Royal Meath. Meath of the pastures. Meath of the people. Meath of many people.......Any recent Census has confirmed what had been expected. The population of Ireland may have increased by 8%, but Meath is one of the fastest-growing places of all, its increase clocking in at 22.1% and counting.
The numbers arern’t huge in today's overcrowded and city-oriented world, perhaps, but nevertheless Meath is a county which finds itself living in interesting times. The proximity of Dublin - with the inevitable pressures of prosperity and population – can be challenging. But it also brings benefits. With an increasingly affluent and discerning population, Meath is able to support a wide variety of hospitable establishements ranging from glossy restaurants of international quality to characterful pubs deep in the heart of the country.
And the inevitable changes – for instance, the need to find ways through the county for new major roads - are projects which you feel Meath can absorb. For this is a county which is comfortable and confident with itself, and rightly so. The evidence of a rich history is everywhere in Meath. But it's a history which sits gently on a county which is enjoying its own contemporary prosperity at a pace which belies the bustle of Dublin just down the road.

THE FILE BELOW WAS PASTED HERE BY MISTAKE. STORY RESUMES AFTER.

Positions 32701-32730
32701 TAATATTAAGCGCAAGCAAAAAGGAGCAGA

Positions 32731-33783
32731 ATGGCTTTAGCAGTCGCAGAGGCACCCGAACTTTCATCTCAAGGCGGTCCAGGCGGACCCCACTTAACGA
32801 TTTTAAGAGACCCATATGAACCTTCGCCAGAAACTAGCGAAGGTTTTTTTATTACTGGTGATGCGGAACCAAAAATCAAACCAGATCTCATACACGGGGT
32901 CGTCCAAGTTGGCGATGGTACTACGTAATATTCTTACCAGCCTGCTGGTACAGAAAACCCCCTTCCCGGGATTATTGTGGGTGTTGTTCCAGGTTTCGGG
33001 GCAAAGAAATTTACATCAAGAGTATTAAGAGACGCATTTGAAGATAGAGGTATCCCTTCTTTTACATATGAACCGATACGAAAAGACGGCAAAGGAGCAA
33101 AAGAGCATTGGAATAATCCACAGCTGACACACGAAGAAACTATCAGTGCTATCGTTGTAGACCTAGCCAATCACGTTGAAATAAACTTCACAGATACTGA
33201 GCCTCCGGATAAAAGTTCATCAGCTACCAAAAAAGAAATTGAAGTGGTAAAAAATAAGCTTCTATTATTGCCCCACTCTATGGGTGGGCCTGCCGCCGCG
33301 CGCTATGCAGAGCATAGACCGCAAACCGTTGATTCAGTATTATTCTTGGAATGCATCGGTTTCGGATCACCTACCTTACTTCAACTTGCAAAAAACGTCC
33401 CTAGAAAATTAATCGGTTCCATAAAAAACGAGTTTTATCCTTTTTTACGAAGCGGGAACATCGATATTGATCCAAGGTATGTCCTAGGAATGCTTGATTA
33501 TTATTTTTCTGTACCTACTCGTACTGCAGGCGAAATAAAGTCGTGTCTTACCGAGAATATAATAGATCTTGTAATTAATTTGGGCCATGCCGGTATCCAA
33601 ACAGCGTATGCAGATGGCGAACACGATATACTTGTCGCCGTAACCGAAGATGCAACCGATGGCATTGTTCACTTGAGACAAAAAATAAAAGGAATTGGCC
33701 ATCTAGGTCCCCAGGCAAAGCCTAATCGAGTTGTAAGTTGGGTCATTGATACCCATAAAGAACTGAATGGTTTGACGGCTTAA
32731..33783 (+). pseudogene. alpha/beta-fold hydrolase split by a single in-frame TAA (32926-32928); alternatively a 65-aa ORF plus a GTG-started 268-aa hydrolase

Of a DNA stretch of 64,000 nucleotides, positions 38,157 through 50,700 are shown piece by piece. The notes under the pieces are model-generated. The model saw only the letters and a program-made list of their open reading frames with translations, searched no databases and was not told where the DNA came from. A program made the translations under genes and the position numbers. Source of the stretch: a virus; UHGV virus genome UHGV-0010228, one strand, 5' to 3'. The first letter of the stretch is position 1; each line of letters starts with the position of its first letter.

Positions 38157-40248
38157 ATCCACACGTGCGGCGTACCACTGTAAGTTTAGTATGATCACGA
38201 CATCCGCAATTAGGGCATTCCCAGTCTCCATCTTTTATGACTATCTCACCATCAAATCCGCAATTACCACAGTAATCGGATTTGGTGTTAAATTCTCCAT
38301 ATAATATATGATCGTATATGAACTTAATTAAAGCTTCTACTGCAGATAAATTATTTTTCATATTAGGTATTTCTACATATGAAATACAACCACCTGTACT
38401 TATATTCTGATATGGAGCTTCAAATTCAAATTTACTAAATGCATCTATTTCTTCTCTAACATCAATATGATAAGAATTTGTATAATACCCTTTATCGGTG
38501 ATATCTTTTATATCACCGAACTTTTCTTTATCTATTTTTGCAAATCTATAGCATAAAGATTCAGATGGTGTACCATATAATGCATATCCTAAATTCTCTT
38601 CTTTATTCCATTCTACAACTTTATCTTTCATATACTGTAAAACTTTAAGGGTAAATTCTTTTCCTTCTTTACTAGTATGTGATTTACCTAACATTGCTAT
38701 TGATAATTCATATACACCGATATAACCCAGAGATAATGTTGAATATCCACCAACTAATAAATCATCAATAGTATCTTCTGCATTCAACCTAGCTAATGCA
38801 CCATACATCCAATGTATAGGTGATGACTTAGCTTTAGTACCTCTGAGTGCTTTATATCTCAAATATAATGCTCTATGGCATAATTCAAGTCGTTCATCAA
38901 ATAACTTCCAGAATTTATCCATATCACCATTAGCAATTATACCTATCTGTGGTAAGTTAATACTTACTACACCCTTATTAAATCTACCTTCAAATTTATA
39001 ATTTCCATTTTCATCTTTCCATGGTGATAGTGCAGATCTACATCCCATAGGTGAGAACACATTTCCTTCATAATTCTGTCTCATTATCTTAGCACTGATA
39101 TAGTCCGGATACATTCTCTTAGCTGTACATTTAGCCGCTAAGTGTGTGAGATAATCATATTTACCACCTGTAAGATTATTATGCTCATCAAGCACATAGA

And anyone with an interest in the past will find paradise in Meath, for along the Boyne Valley the neolithic tumuli at Knowth, Newgrange and Dowth are awe-inspiring, Newgrange in particular having its remarkable central chamber which is reached by the rays of sun at dawn at the winter solstice.
Just 16 kilometres to the southwest is another place of fascination, the Hill of Tara. Royal Tara was for centuries the cultural and religious capital of pre-Christian Ireland. Its fortunes began to wane with the coming of Christianity, which gradually moved the religious focal point to Armagh, though Tara was a place of national significance until it was finally abandoned in 1022 AD.
Little now remains of the ancient structures, but it is a magical place, for the approach from gently rising eastern flank gives little indication of the wonderful view of the central plain which the hill suddenly provides to the westward. It is truly inspiring, and many Irish people reckon the year is incomplete without a visit to Tara, where the view is to eternity and infinity, and the imagination takes flight.
Local Attractions and Information
Donore Bru na Boinne Visitor Centre
+353 (0)41 988 0300
Dunboyne Hamwood House & Gardens
+353 (0)1 825 5210
Good Food Circle (Meath)
c/o +353 (0)46 907 3426
Kells Grove Gardens & Tropical Bird Sanctuary
+353 (0)46 923 4276
Laytown Sonairte (National Ecology Centre)
+353 (0)41 982 7572
Navan Tourism Information
+353 (0)46 907 3426
Navan Navan Racecourse
+353 (0)46 902 1350
Megalithic Tombs +353 (0)41 988 0300 / 982 4488
Oldcastle Loughcrew Historic Gardens
+353 (0)49 854 1922
Oldcastle Loughcrew Passage Tombs
(3000BC) +353 (0)49 854 2009
Ratoath Fairyhouse Racecourse
+353 (0)1 825 6167
Summerhill Larchill Arcadian Gardens
+353 (0)1 628 7354
Tara Interpretive Centre +353 (0)46 25903
Trim Butterstream Garden
+353 (0)46 943 6017
Trim Tourism Information
+353 (0)46 943 7111
Trim Trim Castle
(restored Norman stronghold) +353 (0)46 943 8619